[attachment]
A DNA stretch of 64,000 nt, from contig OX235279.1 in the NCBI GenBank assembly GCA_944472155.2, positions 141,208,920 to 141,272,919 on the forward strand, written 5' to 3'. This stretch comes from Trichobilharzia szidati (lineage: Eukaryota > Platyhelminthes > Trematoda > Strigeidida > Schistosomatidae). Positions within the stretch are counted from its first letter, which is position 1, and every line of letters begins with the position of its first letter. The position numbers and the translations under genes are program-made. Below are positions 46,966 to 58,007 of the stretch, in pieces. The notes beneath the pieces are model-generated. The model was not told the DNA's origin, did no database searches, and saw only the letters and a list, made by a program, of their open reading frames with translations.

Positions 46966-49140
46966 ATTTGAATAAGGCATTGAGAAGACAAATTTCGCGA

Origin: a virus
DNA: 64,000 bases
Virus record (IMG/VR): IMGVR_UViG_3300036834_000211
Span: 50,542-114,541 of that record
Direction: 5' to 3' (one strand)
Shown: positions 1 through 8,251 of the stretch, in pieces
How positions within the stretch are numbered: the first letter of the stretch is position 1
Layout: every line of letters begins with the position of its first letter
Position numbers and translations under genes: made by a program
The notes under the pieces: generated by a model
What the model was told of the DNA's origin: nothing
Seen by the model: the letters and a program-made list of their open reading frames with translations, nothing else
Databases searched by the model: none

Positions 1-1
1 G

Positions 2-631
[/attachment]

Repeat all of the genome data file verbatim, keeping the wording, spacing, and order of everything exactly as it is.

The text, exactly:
A DNA stretch of 64,000 nt, from contig OX235279.1 in the NCBI GenBank assembly GCA_944472155.2, positions 141,208,920 to 141,272,919 on the forward strand, written 5' to 3'. This stretch comes from Trichobilharzia szidati (lineage: Eukaryota > Platyhelminthes > Trematoda > Strigeidida > Schistosomatidae). Positions within the stretch are counted from its first letter, which is position 1, and every line of letters begins with the position of its first letter. The position numbers and the translations under genes are program-made. Below are positions 46,966 to 58,007 of the stretch, in pieces. The notes beneath the pieces are model-generated. The model was not told the DNA's origin, did no database searches, and saw only the letters and a list, made by a program, of their open reading frames with translations.

Positions 46966-49140
46966 ATTTGAATAAGGCATTGAGAAGACAAATTTCGCGA

Origin: a virus
DNA: 64,000 bases
Virus record (IMG/VR): IMGVR_UViG_3300036834_000211
Span: 50,542-114,541 of that record
Direction: 5' to 3' (one strand)
Shown: positions 1 through 8,251 of the stretch, in pieces
How positions within the stretch are numbered: the first letter of the stretch is position 1
Layout: every line of letters begins with the position of its first letter
Position numbers and translations under genes: made by a program
The notes under the pieces: generated by a model
What the model was told of the DNA's origin: nothing
Seen by the model: the letters and a program-made list of their open reading frames with translations, nothing else
Databases searched by the model: none

Positions 1-1
1 G

Positions 2-631